13 Online Learner Readiness Rubric eveloped by Michigan Virtual University Student Readiness Technology Skills Work & Study Habits Learning Style Technology / Connectivity Time Management Interest/ Motivation Ready / Writing Skills Support Services Less Ready Student has little, if any, experience using a computer or the Internet, and has minimal desire to develop more skills in this area Student often needs reminders to complete routine assignments, often turns homework in late and is not able to spend 5-10 hours per week on each online course Student is not a selfdirected learner and often requires realtime feedback from teachers regarding basic directions and follow-up support Student does not have consistent access to a computer and a reliable connection to the Internet from home or from school Student does not manage his or her time effectively in doing research, basic studies and preparing for tests or quizzes Student has little or no interest in the content area of the online course offering and has a negative or unrealistic attitude toward online learing Student is reading below grade level and has experienced difficulty with routine writing assignments In general, parents and school personnel do not actively support online learning and are unable or unwilling to provide support assistance Student has limited experience using a computer and the Internet, and has expressed a strong interest in developing more skills in this area Student sometimes needs reminder and assistance in completing routine assignments and has pledged to spend 5-10 hours per week on each online course enrollment Student beginning to demonstrate a behavior of selfdirected learning and sometimes requires real-time feedback from teachers regarding basic directions and follow up support Student has limited access to a computer with lowspeed service to the Internet from school or from home Student is beginning to demonstrate effective time management skills in doing research, basic studies and preparing for tests or quizzes Student has an interest in the content area of the online course offering, but has expressed concerns about enrolling in an online course or has an unrealistic attitude toward online learning Student is reading at grade level and has demonstrated limited proficiency with writing assignments Student support system is limited, parents and school personnel are somewhat supportive of enrollment in online courses Student has strong computer skills and detailed experience using a word processor, application and web browser Student rarely needs reminders or assistance in completing routine assignments and has demonstrated good independent study habits In general, the student is selfdirected and does not require real-time feedback from teachers regarding basic directions and follow-up support Student has consistent access to a computer with moderate-speed service to the Internet from home, and from school Student has demonstrated effective time management skills in doing research, basic studies and preparing for tests or quizzes Student has an interest in the content area of the online course offering, and has a positive and realistic attitude toward online learning Student is reading at or above grade level and has demonstrated success with variety of writing assignments Student has open access to schoolbased mentoring/ counseling service and parental support More Ready Student has excellent computer skills and significant experience using a word processor, application and web browser, and is comfortable downloading information form the Internet and using other technology tools and applications Student does not need reminders or assistance in completing routine assignments, usually finishes homework ahead of time and has successfully completed an independent study experience or taken an online course Student is a selfdirected learner and demonstrates a high level of comfort and skill in learning new material without requiring real-time feedback from teachers regarding basic directions and follow-up support, and deals well with ambiguity Student has daily access to a computer with highspeed service to the Internet at home and at a convenient location in the school building before, during and after regular school hours Student has demonstrated outstanding time management skills while participating in a variety of clubs, student organizations, sports and work activities Student has a strong interest in the content area of the online course offering, is highly motivated to enroll in an online course and has a positive and realistic attitude toward online learning Student is reading above grade level, has strong reading comprehension skills and has demonstrated success with complex writing assignments Student has regularly scheduled access to schoolbased mentoring/ counseling services, parental support is strong and district has adopted policies and identified best practices to support students as online learners Note: This rubric was not designed to be used as a tool to determine eligibility for enrollment in online courses, but instead to be used as a resource to help identify specific areas where students may need additional support to better ensure success. Parent Guide to Online Learning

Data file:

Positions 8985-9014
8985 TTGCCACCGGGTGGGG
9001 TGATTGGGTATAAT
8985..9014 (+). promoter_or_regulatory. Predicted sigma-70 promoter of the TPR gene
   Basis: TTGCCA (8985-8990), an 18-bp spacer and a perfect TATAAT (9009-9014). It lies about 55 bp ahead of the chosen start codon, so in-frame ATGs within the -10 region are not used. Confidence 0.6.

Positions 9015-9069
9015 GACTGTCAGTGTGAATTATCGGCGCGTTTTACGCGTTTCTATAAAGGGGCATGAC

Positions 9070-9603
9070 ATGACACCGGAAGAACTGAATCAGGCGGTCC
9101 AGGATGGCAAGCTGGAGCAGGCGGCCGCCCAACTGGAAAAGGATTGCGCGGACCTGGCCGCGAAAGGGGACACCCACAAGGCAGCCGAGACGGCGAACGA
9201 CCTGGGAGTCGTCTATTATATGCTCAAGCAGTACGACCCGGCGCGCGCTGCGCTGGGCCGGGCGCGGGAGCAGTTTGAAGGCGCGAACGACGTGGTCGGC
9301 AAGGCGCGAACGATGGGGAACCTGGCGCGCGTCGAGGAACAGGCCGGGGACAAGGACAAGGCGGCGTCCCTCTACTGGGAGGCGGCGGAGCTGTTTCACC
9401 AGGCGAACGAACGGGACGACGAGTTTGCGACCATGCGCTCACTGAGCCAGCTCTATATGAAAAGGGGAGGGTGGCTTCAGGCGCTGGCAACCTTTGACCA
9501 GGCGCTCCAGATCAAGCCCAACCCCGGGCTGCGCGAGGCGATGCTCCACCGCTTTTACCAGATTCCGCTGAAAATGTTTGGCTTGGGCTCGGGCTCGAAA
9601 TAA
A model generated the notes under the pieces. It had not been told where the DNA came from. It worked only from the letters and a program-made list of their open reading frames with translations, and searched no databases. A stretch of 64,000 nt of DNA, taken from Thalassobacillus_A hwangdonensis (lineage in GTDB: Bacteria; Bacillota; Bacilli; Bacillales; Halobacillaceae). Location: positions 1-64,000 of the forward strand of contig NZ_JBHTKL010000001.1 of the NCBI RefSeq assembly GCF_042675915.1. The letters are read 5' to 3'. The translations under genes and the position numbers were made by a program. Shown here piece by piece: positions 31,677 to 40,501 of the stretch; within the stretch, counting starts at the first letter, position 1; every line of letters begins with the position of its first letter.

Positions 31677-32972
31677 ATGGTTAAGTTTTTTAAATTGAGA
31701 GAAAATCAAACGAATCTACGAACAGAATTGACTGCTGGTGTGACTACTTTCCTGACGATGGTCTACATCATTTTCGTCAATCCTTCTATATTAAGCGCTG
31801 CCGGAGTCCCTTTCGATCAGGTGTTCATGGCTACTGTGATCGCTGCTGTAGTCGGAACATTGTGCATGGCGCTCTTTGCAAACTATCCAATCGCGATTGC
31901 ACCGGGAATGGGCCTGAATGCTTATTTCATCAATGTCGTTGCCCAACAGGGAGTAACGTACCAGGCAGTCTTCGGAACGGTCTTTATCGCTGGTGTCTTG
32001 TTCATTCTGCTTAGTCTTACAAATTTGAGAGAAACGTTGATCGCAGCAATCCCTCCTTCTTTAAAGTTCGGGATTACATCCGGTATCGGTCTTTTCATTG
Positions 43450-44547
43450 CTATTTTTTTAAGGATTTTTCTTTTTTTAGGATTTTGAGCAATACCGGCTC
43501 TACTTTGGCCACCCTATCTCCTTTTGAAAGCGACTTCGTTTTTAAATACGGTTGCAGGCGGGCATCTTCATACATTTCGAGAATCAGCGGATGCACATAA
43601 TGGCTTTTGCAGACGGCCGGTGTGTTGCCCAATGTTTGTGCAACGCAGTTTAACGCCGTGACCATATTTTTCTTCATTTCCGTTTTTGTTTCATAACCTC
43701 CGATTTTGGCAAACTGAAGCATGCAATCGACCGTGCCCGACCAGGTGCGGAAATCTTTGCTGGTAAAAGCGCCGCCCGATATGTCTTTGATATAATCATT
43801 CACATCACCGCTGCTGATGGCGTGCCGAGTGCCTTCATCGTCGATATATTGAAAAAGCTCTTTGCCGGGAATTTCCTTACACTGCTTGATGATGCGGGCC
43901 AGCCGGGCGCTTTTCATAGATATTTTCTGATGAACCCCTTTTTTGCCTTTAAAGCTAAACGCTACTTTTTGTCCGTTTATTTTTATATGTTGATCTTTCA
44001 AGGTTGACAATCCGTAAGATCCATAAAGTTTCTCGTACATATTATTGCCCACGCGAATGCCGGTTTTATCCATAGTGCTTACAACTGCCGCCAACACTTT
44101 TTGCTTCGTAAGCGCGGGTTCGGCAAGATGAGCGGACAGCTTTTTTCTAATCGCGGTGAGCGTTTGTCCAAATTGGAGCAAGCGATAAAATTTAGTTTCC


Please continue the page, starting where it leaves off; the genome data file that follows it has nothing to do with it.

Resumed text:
14 Is Online Learning Right For Me? From Idaho igital Learning idahodigitallearning.org/parents/resourcesforparents.aspx retrieved January 28, 2013, at 4:30 p.m. Is online learning right for me? Online learning offers great flexibility for students of all skill sets, but it s important to know if it s the right learning style for you. These questions will help you make that determination. Are you self-directed and motivated? Most of online learning happens on your schedule. You ll need to be self-directed and motivated to complete activities and initiate the communication required to be successful. You ll be responsible for creating the structure to finish each course. Are your technical skills adequate? You need to be comfortable with Internet browsing and searching, , sending and reading attachments, word processing, and occasionally downloading and installing software plug-ins (a normally simple, but sometimes intimidating task). o you have strong reading/writing skills? The ability to read and comprehend subject matter without it being a chore is critical to your success. In most cases writing is the primary method of communication in online classes, so you should be at ease expressing your thoughts, sharing ideas, and asking questions through writing. Will you ask questions when you need to? If you typically don t hesitate to seek help you ll do fine. Since you ll be in an online environment it s important to let your instructor and classmates know when you need assistance. Remember they won t be able to see your expressions of doubt, confusion, or other body language to indicate when things aren t going well. Will you miss the social interaction? Interaction with instructors and classmates in online learning is often an integral part of the learning experience. Absent is the in-person contact being able to see facial expressions, hear reactions, and speak. Campus life may be different or non-existent. o you have the discipline to study regularly? Like a traditional school you ll need to set aside adequate time for study. You may discover you need to be online frequently to complete assignments or communicate with classmates and instructors. Plan to spend at least as much time working on assignments and studying as you would with a traditional course, and you ll be setting your own pace in many instances. 12 Parent Guide to Online Learning 2013

15 Notes

16 Michigan Virtual University is a private, nonprofit Michigan corporation established in MVU is governed by an independent board of directors. MVU Mission and Vision Statements Mission: MVU s goal is to serve as a catalyst for change by providing quality Internet-based programs that strengthen teaching and learning for K-12 education. Vision: The long-term view of success for MVU is to provide leadership by expanding, improving and innovating opportunities for K-12 students and educators Technology Blvd., Suite G Lansing, MI

Parent Guide to Online

Parent Guide to Online Parent Guide to Online Table of Contents Why Online Learning 1 efinitions 2 First Things First 3 Making the ecision 4 Support 5 Other Considerations 5 Before You ecide 5 Before Enrolling 6 Statewide Catalog